kine-, kin-, kino-, kinesio-, kinesi-, kineto-, kinet-, -kinesia, -kinesis, -kinetic, -kinesias, -kineses, -kinetical, -kinetically

(Greek: move, set in motion; muscular activity)

1. Relating to electrokinetics or having to do with electricity in motion.
2. A reference to one of the four types of electrokinetic effects:
  • electro-osmosis
  • electrophoresis
  • streaming potential
  • sedimentation potential
electrokinetic effects, electrokinetic phenomena
Conditions associated with relative movements between a charged surface and an electrolytic solution.

The surface is ordinarily either a solid particle suspended in the solution or the medium through which the solution flows.

electrokinetic transducer (s) (noun), electrokinetic transducers (pl)
An instrument that converts dynamic physical forces into electric signals.
1. The study of the motion of electric charges.
2. The branch of physics that deals with electric currents or electricity in motion.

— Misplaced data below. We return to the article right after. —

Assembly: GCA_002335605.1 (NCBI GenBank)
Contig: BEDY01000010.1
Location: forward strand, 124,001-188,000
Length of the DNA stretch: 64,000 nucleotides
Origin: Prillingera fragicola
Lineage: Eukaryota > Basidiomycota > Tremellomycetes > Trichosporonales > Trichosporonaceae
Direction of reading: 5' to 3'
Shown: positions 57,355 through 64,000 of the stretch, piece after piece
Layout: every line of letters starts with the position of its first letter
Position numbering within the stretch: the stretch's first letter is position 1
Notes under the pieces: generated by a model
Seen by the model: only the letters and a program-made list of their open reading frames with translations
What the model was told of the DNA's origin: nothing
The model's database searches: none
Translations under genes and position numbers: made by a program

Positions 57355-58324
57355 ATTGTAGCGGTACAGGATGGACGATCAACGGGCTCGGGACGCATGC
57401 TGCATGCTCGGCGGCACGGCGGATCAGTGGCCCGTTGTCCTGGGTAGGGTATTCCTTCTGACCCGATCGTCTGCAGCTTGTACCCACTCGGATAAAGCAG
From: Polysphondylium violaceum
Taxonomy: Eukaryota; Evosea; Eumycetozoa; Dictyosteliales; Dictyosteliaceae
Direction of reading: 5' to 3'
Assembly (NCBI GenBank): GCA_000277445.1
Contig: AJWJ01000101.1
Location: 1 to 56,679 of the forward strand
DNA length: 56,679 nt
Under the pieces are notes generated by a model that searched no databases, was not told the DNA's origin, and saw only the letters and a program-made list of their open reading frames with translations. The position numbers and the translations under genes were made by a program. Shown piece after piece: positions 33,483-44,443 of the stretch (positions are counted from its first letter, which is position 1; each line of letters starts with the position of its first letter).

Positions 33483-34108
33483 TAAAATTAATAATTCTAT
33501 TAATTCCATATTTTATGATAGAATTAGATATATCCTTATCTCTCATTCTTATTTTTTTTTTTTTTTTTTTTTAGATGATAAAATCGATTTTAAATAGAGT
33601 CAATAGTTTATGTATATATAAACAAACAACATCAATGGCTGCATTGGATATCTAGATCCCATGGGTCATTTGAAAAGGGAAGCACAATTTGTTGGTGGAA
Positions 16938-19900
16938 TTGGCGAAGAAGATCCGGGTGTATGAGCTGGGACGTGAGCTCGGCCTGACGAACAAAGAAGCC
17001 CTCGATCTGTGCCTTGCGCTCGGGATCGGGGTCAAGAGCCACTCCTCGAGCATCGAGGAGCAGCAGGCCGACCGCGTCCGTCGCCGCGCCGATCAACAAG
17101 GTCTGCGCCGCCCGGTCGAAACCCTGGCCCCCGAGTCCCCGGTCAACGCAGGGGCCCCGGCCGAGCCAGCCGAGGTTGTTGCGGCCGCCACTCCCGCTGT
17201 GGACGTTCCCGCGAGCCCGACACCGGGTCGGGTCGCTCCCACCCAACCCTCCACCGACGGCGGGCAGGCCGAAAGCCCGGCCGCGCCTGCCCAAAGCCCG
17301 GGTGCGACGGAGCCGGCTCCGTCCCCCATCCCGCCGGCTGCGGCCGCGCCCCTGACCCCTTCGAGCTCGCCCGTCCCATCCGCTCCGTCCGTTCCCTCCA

3. A branch of physics dealing with the steady motion of charges and the behavior of charged particles in electric and magnetic fields.
1. A device designed to measure the speed of ocean currents, based on their electrical effects in the earth's magnetic field.
2. An instrument used to measure ocean current velocities based on their electrical effects in the magnetic field of the earth.
3. A device for determining the motion of ocean water by measuring its electric potentials as it moves through the earth's magnetic field.
estheticokinetic (adjective), more estheticokinetic, most estheticokinetic
A reference to sensation and motion or being both sensory and motor responsive: Playing a guitar is an estheticokinetic experience in that the player must instinctively move his or her hand rapidly and accurately.
An instrument for recording graphically the movements of the stomach.
1. Having the ability to activate glucose, especially by breaking down stored glycogen so as to increase glucose concentrations in the blood.
2. Activating sugar so as to maintain the sugar level of the blood.
3. Tending to mobilize glucose; usually evidenced by a reduction of the glycogen stores in the tissues to produce an increase in the concentration of glucose circulating in the blood.
Movements involved in writing.
halokinesis (s) (noun) (no pl)
In geology, the study of the structure and processes involved in the formation of salt domes; salt tectonics: In Floyd's geography class they talked about halokinesis, or how crystalline rock salt is upwelled from the earth's surface and about the surrounding malformed sediments.

Related "move, motion" word units: cine-; mobil-; mot-, mov-; oscillo-; seismo-; vibro-.